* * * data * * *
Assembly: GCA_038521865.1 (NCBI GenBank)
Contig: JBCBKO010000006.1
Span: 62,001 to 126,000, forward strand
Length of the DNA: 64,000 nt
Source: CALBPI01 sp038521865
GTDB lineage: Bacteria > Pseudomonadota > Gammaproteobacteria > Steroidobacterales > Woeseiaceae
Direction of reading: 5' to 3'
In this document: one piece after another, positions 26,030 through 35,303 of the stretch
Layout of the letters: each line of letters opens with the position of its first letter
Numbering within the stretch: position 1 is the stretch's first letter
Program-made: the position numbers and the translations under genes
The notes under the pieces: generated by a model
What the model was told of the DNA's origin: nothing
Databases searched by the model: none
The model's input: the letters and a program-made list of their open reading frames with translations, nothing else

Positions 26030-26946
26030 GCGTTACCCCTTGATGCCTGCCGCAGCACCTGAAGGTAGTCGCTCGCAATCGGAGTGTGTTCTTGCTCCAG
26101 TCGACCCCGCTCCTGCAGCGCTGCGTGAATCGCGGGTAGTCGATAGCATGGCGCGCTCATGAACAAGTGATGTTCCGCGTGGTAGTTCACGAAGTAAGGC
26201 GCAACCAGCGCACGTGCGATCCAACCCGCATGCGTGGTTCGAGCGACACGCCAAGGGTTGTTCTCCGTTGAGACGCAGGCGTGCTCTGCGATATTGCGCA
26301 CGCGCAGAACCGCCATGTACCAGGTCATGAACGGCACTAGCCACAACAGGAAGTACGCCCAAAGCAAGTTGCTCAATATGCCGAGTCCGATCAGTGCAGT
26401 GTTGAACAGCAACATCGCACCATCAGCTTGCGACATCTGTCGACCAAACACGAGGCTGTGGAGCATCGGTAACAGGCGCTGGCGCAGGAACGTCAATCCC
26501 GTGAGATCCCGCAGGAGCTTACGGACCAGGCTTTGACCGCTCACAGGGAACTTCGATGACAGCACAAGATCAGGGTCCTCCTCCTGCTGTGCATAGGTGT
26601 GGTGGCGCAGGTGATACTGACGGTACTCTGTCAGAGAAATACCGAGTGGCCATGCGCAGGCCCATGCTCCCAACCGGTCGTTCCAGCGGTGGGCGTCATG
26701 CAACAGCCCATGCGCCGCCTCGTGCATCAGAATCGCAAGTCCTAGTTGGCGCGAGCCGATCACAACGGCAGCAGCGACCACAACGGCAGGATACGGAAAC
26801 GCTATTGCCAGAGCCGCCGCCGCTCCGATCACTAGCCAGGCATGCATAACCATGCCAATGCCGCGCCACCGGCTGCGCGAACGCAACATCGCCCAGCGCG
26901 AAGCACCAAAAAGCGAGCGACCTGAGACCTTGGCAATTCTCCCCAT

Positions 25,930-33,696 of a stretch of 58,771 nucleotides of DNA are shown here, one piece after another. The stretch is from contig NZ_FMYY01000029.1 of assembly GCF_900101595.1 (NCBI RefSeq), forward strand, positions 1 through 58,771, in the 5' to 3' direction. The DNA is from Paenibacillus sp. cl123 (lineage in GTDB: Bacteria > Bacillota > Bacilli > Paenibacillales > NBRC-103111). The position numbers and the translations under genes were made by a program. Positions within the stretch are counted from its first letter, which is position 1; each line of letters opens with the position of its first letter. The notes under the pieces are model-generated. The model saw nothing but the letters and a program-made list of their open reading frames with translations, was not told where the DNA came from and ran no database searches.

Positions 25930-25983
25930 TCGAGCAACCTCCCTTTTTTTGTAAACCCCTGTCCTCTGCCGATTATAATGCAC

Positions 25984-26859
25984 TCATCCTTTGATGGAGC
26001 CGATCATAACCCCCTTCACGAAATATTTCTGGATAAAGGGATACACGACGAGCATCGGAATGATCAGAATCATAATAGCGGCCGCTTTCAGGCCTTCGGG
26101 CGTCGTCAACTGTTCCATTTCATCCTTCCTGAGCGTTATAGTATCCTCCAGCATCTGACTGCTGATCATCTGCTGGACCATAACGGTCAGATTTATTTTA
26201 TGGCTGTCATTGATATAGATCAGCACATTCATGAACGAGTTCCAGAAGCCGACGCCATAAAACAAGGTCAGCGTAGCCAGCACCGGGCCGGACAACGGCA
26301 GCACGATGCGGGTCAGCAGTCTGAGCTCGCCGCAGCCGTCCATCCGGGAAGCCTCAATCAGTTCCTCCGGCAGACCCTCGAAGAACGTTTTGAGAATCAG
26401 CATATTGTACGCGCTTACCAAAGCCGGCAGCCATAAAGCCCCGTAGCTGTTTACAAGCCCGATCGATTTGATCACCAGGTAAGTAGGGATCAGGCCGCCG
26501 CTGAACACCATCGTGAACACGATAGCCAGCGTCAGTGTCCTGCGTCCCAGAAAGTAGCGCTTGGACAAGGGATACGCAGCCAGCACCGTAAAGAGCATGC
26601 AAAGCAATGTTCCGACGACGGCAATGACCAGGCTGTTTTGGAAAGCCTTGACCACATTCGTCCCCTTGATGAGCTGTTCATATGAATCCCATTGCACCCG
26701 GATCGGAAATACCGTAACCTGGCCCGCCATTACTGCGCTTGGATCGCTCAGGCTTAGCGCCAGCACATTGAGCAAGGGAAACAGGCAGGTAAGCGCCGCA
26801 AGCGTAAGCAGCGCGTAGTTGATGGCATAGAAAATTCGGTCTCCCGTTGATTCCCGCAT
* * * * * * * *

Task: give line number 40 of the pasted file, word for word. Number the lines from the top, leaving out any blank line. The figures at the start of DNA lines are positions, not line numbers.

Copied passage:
26801 AGCGTAAGCAGCGCGTAGTTGATGGCATAGAAAATTCGGTCTCCCGTTGATTCCCGCAT